How to HOBO: A student’s guide to bumming it up

SELENA YAKABE Lifestyles Editor

Hobo fashion is no joke.

The weirder you dress, the better it is.

Jeanette Klein, a.k.a. ‘Nifty Nette,’ Hobolympics coordinator, always dons a floppy felt hat.

For Samantha Kinder, a.k.a. ‘Campfire Carrie,’ dignitaries coordinator, her identifying article of clothing is a flower that matches Dirty Lil’s.

Ben Carper, a.k.a. ‘Barefoot Benji’, security coordinator, has a signature shoeless foot.

For the everyday hobo, Kinder recommends skirts because they allow her to “dance and jump around.” But bandanas, jackets and gloves are also staple wardrobe pieces.

Klein and Kinder suggest going to Goodwill, Wal-Mart or any store’s clearance racks to find articles of clothing. Kinder said as a hobo “you wear the clothes that you can find.” 

Buying clothes that aren’t the best quality means there is no guilt when all but destroying them. 

“I take normal clothes that I have and don’t wear and rip holes, sew patches, to make them look worn,” Klein said. 

The most important thing, Kinder said, is to be comfortable and confident in the outfit you choose. For Carper, this means wearing one shoe.

“I choose to be barefoot,” Carper said. “Part of it is I really enjoy the freedom of it. I like to walk around barefoot and feeling what it’s like.” 

Klein and Kinder also encourage students to dress like hobos all week, not just on Hobo Day.


Components of a good Hobo Day/Week outfit:

1. Dirt

No, it doesn’t have to be real dirt.

“You can use eyeshadow,” Kinder said. “I use the dark stuff I never actually wear on my eyes.”


2. Patches and holes

This helps make the clothing look worn and rugged. To add some authenticity to your outfit, try sewing on the patches yourself. Even if you’re not very handy with a needle and thread, don’t worry — it just adds character.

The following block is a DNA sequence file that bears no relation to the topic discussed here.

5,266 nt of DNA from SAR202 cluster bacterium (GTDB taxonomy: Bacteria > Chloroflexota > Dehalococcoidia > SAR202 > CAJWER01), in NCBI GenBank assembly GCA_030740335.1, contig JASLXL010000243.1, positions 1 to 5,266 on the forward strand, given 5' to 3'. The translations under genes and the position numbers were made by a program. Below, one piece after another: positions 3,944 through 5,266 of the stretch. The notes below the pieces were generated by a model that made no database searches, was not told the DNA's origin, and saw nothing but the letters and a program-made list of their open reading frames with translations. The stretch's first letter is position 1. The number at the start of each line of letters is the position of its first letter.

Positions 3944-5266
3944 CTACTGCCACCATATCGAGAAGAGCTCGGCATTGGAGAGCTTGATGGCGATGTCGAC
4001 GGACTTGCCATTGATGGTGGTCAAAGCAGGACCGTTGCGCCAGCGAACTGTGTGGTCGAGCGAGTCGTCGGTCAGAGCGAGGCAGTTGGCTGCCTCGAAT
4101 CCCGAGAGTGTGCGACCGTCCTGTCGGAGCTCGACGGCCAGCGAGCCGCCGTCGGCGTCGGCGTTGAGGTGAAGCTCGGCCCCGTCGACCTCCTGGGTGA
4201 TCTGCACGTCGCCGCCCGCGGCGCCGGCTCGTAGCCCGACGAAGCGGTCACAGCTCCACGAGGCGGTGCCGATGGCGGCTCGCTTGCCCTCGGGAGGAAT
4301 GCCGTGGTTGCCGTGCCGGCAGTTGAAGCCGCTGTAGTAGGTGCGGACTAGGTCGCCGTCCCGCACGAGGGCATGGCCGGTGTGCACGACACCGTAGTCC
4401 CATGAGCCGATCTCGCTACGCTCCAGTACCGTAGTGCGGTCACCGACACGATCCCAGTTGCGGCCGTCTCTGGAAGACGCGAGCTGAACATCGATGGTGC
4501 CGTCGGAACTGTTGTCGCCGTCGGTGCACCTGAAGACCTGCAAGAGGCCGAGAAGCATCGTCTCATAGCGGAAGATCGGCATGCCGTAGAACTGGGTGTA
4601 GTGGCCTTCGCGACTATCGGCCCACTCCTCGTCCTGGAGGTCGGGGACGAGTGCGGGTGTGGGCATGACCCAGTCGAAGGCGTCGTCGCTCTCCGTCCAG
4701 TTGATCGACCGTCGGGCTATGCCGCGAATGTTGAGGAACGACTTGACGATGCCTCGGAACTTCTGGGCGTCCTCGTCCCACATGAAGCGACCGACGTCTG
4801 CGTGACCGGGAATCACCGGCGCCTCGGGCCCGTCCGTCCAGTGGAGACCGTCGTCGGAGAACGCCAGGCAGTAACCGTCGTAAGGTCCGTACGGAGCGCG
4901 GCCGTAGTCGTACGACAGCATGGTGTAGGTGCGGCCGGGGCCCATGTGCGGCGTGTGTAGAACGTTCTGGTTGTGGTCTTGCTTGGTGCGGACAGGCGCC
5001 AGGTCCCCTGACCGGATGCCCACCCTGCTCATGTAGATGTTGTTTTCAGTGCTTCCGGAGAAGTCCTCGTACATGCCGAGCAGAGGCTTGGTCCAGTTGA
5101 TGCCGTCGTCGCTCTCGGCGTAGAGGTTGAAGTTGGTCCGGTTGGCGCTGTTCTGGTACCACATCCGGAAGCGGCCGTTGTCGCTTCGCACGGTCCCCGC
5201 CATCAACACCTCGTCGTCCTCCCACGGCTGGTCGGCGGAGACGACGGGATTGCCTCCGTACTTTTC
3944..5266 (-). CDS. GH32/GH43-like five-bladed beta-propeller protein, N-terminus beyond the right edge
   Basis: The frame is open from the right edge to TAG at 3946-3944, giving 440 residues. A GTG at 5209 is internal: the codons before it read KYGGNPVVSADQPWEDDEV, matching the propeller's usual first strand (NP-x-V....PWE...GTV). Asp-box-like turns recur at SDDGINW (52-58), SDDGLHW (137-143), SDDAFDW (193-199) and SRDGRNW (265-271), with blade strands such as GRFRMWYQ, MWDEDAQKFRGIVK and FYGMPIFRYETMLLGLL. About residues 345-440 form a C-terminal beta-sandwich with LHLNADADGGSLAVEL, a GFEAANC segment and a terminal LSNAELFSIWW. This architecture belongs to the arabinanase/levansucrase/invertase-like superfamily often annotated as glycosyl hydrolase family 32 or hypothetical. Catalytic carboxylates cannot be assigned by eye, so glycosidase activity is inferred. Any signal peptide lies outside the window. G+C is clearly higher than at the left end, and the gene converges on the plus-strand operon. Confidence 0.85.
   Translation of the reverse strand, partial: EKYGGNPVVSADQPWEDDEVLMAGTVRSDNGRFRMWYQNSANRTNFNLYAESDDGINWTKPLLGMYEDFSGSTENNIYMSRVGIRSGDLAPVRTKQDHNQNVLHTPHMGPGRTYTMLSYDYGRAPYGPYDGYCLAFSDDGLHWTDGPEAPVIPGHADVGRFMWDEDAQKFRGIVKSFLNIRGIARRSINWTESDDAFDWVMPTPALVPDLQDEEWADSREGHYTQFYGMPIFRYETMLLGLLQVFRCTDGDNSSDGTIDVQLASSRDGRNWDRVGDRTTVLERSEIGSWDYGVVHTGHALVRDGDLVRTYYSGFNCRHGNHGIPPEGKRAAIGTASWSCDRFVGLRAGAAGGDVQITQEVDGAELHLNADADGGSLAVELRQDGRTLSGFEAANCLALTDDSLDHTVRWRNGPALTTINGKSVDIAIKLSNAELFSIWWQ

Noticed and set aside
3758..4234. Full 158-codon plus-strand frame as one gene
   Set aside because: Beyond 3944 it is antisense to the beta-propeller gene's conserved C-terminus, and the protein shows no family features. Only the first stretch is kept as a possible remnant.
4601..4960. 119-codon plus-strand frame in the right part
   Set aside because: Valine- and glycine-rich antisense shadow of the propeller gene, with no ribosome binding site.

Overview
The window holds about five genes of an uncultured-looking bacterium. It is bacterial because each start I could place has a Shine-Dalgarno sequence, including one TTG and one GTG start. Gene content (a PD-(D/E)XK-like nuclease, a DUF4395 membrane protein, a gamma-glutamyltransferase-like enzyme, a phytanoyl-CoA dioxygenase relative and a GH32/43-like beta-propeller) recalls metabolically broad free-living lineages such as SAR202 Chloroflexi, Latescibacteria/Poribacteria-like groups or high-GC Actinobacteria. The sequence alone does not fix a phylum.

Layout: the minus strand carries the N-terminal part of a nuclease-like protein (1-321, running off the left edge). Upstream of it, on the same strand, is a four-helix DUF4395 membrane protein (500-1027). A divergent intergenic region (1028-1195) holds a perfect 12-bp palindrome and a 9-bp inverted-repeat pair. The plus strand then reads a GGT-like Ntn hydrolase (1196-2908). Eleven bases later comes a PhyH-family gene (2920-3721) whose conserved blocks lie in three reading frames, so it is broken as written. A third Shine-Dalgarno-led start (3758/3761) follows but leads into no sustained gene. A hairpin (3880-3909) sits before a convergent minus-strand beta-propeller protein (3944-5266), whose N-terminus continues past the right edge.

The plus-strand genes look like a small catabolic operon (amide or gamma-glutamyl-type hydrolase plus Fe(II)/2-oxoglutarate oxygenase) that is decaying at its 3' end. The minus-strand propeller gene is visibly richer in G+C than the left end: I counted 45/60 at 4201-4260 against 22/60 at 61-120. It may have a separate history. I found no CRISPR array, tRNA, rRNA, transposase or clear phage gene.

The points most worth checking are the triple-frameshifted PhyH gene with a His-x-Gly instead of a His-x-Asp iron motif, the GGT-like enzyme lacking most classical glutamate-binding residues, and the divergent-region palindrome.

3. Bandanas or hats

If you can’t get your hands on either one of these, there’s no need to worry. A strip of fabric can be used instead as a headband.

“It’s super nice to have a good hat to sleep under at night to cover your face up,” Carper said.



4. Buttons

Any good SDSU hobo has buttons, it’s just common sense.


5. Gloves

They not only keep your hands warm, but also protect them from hot fire coals and candle flames, according to seasoned hobo Carter.


6. Bindle

For the newly discovered hobo, a bindle is a stick with a cloth on the end containing a hobo’s belongings. A good bindle includes items such as food, an extra sweater, socks, knife, whistle, shoes, items to sew with, etc.


7. Layers

“I definitely recommend layers because then you can have a coat for a blanket vest or a pillow if you need it,” Carper said.

With layers, the SDSU hobo can mix and match different colors or patterns that don’t match to add their own unique personality to the outfit, and it’s OK because it’s Hobo Day, said Jeanette Klein, Hobolympics coordinator.


8. Authenticity

“I try to be as authentic as possible,” Carper said. “What that means is having a spoon on my outfit that I eat with every day, a pot, a bindle stick that actually has socks in it. All the patches on my outfit I sew myself and there is a real hole there. I try to make my outfit as authentic and useful as possible.”


8. Shoes or no shoes, either way

Foot protection can be nice, but not necessary, especially when there is nicer weather.

“Cutting out the front is always a good idea, or go the one shoe route,” Carper said. “Get your laces loose, let ‘em drag on the ground a little and if you’re worried about going barefoot put an extra pair of shoes in your bindle.”